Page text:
We take a bus and went to "froshga." It's the main or the center bazaar of Kabul. I was out shopping after very long time. I was looking around surprisingly. Every piece of clothing was looking nice to me. I was looking for something good for my sister. It was really enjoyable!
Suddenly we saw a big crowd of people, running away. My mother grabbed my hand and told me hurry up go fast. I was shocked. I asked my mother, "Mom, why all of the people are running?"
With a loud voice she replied, "Didn't I tell you don't come. Now, be fast–"
We start running away too. Then I saw the Taliban's car! Their car was moving slowly two of them jumped out of car and start beating a girl. She was around my age. They were beating her in foot and head, because she didn't have a bukra. I had heard of, but had not seen such as event before. I started crying. I was not able to run. My mother hid me in her bukra. She was afraid too.
Finally their car passed. They didn't beat us, but we completely lost our selves. She told me, let's sit somewhere. I cannot walk any more. I feel my feet are not mine.
Our clothes, our shoes were totally dirty. We didn't know how that happened. We didn't buy anything. We took a taxi to go back home. On the way, I was just thinking about that girl… she was running while they were beating her. Another woman was with her, she was trying to hug the girl, she was saying "Don't beat her, don't beat her." The girl's hands were on her head. She was trying to secure her head. She was crying. It was very terrible; no one was helping her except the woman who was with her.
It was around 1:00 PM that we arrived home. My sister opened the door with a smile on her face.
She said, "Salam, mother Jan, welcome, lunch is ready. I was waiting for you to come –!" Both of us were quiet. We didn't reply. She looked at us surprised. "Mother Jan, what happened? Why your clothes are dirty? Didn't you buy anything? Did someone steal your money?" I started crying and told her the whole story–she was laughing at me while I was crying! She told me, what do you think, am I a fool that I am staying home? In my heart I thought no, you are not; you are a mature girl who understands it's better to stay home rather than going outside.
After that I promised that I wouldn't go outside without having a bukra, but having a bukra is awful. You cannot breathe under that.
This was one of the thousand memories that I have from the Taliban regime. It reminds me of those awful days again! Those days went away, but their footprint will stay in our hearts forever.
Posted: 26 May 2009 12:06 PM PDT
A heroine is officially defined as a woman who is endowed with great courage and strength in the fight for her country. We always look for heroines in our history books while forgetting to look for them around us. A heroine is not just someone with a sword in a battle or a political leader leading a revolution, but is anyone who sacrifices her life for the service of others. We meet many heroines in our everyday life serving their society as doctors, engineers, police officers and, to be sure, even the teacher who is willing to leave all else behind to teach. One of these heroines is Maryam, an elementary teacher at Zarghuna high school, one of the best schools in my country, who chose to continue nurturing little minds at the expense of everything.
Maryam entered the big, blue and red striped main gate of the school. There was a group of watchmen and police officers standing on each side of the gate for security reasons. As she entered, she looked up and saw the big, two story reddish building with the paint coming off. She looked at the windows of the building and saw a few students. " I must be at least 30 minutes early," she said to herself. But she did not know exactly why she was early. She could not sleep last night. She had wanted so badly to come to the school. She was missing the school. Yes, that is what she was feeling. Everyday a group of ten students with two teachers were responsible for the security check of the school. They would look for poisoned water, matches, gas, guns and love letters. But today, it was still too early for them to be there. On her left there was a big, green tree. Under the tree was a table and the attendance clerk was sitting there, having the attendance sheet open and ready for the teachers to sign in. "Salam Alikum Maryam Jaan, you have come so early, is all okay?" asked the clerk, knitting her brows together.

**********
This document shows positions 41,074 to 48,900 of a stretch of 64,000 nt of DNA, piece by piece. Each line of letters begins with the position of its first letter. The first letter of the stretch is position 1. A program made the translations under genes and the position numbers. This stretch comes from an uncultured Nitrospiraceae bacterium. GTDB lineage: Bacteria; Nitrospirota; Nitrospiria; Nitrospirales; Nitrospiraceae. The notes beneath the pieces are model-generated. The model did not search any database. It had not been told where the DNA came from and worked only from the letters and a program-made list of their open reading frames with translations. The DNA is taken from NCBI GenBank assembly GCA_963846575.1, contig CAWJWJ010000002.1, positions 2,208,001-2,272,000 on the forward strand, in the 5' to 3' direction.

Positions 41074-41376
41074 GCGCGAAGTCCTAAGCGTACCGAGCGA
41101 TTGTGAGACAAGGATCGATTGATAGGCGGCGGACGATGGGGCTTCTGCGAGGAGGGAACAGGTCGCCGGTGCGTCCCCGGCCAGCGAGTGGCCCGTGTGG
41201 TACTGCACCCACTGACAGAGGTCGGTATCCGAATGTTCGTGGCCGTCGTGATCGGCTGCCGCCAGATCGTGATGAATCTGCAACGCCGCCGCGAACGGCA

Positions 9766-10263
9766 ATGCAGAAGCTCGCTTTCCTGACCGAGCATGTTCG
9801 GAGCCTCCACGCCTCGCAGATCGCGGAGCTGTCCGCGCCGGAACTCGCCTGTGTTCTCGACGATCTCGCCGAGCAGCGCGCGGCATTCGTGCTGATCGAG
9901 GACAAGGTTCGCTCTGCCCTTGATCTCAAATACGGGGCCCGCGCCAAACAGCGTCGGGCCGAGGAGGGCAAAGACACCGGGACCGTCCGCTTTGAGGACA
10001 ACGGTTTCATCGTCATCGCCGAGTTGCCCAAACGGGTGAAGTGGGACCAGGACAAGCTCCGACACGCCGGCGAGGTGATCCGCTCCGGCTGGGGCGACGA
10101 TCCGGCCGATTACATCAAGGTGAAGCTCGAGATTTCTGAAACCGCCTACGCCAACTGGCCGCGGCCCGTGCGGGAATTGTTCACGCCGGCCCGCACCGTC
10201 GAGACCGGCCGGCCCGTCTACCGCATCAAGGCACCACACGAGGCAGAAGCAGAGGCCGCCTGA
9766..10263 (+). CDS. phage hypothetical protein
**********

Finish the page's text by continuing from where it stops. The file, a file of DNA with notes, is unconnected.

"Sure, all is fine. I just had to finish some work in the office," she said, looking around. Her eyes caught a glimpse of the big board close to the tree that had the picture of Ms. Zaaher, an Afghan-American who financially supported the school in the construction of new buildings, with two other girls in their black and white uniforms. Three of them looked as serious as if they were about to go to war. Their backs were straight and their eyebrows up. There was also a statement, "We will make you, Afghanistan, with a pen." She had read that statement before, but it had never had the same kind of influence before. She looked down at the earth. She felt like a traitor. Maryam moved on, going towards the main building. On her left there was a small garden. Although the whole school was kind of green, this garden was particularly very beautiful. On this side of the garden there was three tents that had written on then the word UNISEF. These were classrooms for sixth and seventh graders. "The kids will get sick sitting in the sun all day," she thought, "but in a few months, the new building that Ms. Zaaher is paying for should be ready". The thought brought a few drops of tears to her eyes for she knew that she would not be here till the summer.
She kept walking, keeping her head down until she arrived at the place where all the students would gather in the morning. A group of students would sing the national anthem and one student would read a part of the holy Quran. Maryam never did any. She recalled a memory from when she was in twelfth grade. She was standing in the second line with her best friend Naima. Naima got married just after school and settled down somewhere abroad. One day while the students were singing the national anthem, she turned her face to Naima and said in her ear, "You know what Naima, when they read us holy Quran and the national anthem everyday before going to class, I feel like we are going to a battlefield". Naima laughed out loud and they both had to see the principle after the class, a man whom the whole school referred to as "the old ghost".